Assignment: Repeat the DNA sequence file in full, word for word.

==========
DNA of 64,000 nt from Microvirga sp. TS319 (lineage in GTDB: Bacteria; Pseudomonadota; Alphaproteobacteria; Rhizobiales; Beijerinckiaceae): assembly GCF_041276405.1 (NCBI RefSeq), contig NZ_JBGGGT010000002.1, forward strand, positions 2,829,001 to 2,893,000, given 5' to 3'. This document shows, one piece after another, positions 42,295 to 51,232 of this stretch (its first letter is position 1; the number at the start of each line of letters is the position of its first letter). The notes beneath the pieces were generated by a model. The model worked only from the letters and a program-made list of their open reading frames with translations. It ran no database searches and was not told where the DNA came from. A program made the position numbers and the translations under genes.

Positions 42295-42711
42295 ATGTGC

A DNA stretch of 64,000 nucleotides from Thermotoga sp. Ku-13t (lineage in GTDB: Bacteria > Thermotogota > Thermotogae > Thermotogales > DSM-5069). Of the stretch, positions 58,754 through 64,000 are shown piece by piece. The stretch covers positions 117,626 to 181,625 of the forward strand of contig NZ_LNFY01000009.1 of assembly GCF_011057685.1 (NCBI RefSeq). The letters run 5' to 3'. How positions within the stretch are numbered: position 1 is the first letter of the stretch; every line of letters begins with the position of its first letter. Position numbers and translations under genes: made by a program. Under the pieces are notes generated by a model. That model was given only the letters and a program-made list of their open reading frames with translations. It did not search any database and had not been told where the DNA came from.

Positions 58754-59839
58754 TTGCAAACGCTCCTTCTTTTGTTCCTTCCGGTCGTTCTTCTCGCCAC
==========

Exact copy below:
DNA of 64,000 nt from Microvirga sp. TS319 (lineage in GTDB: Bacteria; Pseudomonadota; Alphaproteobacteria; Rhizobiales; Beijerinckiaceae): assembly GCF_041276405.1 (NCBI RefSeq), contig NZ_JBGGGT010000002.1, forward strand, positions 2,829,001 to 2,893,000, given 5' to 3'. This document shows, one piece after another, positions 42,295 to 51,232 of this stretch (its first letter is position 1; the number at the start of each line of letters is the position of its first letter). The notes beneath the pieces were generated by a model. The model worked only from the letters and a program-made list of their open reading frames with translations. It ran no database searches and was not told where the DNA came from. A program made the position numbers and the translations under genes.

Positions 42295-42711
42295 ATGTGC

A DNA stretch of 64,000 nucleotides from Thermotoga sp. Ku-13t (lineage in GTDB: Bacteria > Thermotogota > Thermotogae > Thermotogales > DSM-5069). Of the stretch, positions 58,754 through 64,000 are shown piece by piece. The stretch covers positions 117,626 to 181,625 of the forward strand of contig NZ_LNFY01000009.1 of assembly GCF_011057685.1 (NCBI RefSeq). The letters run 5' to 3'. How positions within the stretch are numbered: position 1 is the first letter of the stretch; every line of letters begins with the position of its first letter. Position numbers and translations under genes: made by a program. Under the pieces are notes generated by a model. That model was given only the letters and a program-made list of their open reading frames with translations. It did not search any database and had not been told where the DNA came from.

Positions 58754-59839
58754 TTGCAAACGCTCCTTCTTTTGTTCCTTCCGGTCGTTCTTCTCGCCAC